(Bloomberg) — A foundation of long-term investing, a portfolio split 60/40 between equities and high-quality bonds, posted its worst monthly slide since a market downturn in the early days of the pandemic.
The prices of both equities and bonds fell sharply in January as market interest rates rose sharply through 2022 from the Federal Reserve. The central bank’s sharp pivot has intensified since mid-December following last week’s policy meeting, in which leading Wall Street economists called for at least five and possibly seven quarter-point rate hikes this year.
The Bloomberg 60/40 Index dropped 4.2% in January, reflecting a 5.6% drop for large-cap equities and a 2.2% drop for the Bloomberg US Aggregate Bond Index. This is the worst performance since a 7.7% fall in March 2020, when the pandemic lockdown plunged the economy into recession.
Investors are concerned about how far the Fed tightens policy and the extent to which inflation, economic growth and corporate earnings are slowing during the coming rate-hike cycle. Increased inflation could force the Fed to become more aggressive and lead to higher market volatility, destroying the performance of diversified portfolios for an extended period.
“We may be seeing a stagnant environment where both equities and bonds fall as a result of persistent inflation and low growth,” said Nancy Davis, chief investment officer at Quadratic Capital Management.
Benchmark Treasury yields were back two basis points to 1.75% as of 6:36 a.m. in New York, falling behind a 27-basis-point increase in January, the highest in 10 months. S&P 500 futures fell 0.2% a day after the cash index posted its worst monthly loss since the start of the pandemic.
Investors owning a long-term mix of equities and bonds only need to look back in 2018 to see how the Fed tightening could yield negative returns. The 60/40 strategy suffered a 2.3% drop in 2018, only its second annual loss since the Bloomberg index was established in 2007. The second was during the credit-market crisis of 2008.
Over the long term, the strategy has generated annual returns of 10% since the early 1980s and is a popular model for retirement plans offered by asset managers to American workers with 401K plans.
The attraction of a diversified investing approach is that the downside volatility for both equities and bonds is usually brief. High-quality bonds such as treasuries have less volatility than equities and usually appreciate in value when riskier assets are declining rapidly. In turn, equities generate massive returns over time as companies consistently increase their earnings outside of recessions.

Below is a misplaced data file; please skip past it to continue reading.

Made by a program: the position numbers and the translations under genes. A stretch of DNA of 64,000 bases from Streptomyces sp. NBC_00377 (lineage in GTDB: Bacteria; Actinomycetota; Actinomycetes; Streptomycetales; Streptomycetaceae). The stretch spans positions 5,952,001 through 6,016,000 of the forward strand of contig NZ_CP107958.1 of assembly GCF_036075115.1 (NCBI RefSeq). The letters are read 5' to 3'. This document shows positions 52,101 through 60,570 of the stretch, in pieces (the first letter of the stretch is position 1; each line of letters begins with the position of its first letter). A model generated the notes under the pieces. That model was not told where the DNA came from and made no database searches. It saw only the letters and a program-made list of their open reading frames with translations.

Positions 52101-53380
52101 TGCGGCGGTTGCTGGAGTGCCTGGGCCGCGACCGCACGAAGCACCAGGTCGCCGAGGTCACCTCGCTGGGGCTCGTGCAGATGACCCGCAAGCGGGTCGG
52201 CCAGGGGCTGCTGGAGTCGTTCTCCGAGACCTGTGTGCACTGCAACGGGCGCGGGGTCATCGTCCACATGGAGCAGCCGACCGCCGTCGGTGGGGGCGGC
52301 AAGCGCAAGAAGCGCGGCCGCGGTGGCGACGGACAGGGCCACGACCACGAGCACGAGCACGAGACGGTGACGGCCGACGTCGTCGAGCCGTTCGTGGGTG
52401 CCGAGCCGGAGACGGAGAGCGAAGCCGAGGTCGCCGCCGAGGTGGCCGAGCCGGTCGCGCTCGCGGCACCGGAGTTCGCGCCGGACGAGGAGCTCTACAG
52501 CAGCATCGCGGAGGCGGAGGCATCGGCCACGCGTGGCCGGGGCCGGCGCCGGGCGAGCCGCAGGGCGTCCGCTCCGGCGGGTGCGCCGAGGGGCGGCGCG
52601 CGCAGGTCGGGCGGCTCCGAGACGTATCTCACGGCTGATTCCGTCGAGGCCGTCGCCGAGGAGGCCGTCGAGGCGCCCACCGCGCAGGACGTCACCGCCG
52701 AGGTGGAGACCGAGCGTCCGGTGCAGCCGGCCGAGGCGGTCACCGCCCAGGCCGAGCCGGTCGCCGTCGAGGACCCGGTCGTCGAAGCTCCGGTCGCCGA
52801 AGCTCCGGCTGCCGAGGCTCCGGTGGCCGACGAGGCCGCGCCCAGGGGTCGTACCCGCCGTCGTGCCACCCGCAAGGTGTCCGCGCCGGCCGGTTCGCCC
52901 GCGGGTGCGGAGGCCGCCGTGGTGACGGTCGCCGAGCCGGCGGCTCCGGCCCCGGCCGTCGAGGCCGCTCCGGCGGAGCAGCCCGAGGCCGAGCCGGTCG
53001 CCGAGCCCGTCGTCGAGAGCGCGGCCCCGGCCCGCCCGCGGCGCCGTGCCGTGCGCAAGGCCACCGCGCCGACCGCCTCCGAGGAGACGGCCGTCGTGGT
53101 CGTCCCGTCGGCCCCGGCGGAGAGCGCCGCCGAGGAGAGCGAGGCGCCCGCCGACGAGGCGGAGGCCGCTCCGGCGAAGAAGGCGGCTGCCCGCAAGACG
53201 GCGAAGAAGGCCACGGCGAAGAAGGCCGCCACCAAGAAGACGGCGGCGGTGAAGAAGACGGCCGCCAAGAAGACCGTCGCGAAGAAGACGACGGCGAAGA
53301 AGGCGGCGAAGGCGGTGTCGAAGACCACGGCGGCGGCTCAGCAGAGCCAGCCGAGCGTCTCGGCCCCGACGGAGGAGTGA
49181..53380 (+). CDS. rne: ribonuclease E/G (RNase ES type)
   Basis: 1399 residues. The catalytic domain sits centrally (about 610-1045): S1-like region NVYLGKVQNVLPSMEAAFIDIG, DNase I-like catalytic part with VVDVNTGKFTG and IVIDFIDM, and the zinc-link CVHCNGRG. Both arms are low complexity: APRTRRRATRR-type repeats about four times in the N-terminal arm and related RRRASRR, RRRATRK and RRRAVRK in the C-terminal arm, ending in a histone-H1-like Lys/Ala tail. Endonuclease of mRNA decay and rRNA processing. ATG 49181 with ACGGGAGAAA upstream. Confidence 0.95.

Over the past decade, owning a 60/40 portfolio has demonstrated a strong performance reflecting very low inflation, limited growth in bond yields, and a booming stock market environment. This has resulted in a difficult environment to generate returns in the future as equity and bond valuations have ended 2021 at higher levels.
Before the significant drop in this month’s 60/40 performance, investors were looking for ways to move away from that outlook. Some have advocated downgrading the bond component because the yield of a high-quality fixed rate is lower than the current inflation rate, reducing the purchasing power of returns.
A shift from expensive US large-cap stocks to smaller and lower-value companies has also been recommended in global markets such as the UK, Europe and developing countries. In an effort to find less correlated assets with publicly traded stocks and bonds, another approach is tying money up for extended periods of time in booming private debt markets.
“Our approach to 60/40 strategies is focusing more on owning dividend-paying stocks and having a greater allocation for options,” said Anthony Saglimbin, global market strategist at Ameriprise Financial.
Citigroup Inc. strategist Alex Saunders wrote in a note last week that adjusting portfolios when growth slows and inflation remains high should “reinvent 60/40 portfolios for real-estate, CTAs, quality equities and carry strategies.” : By allocating we provide equal returns with less volatility. And more robust performance across all systems.”
—With assistance from Liz Capo McCormick.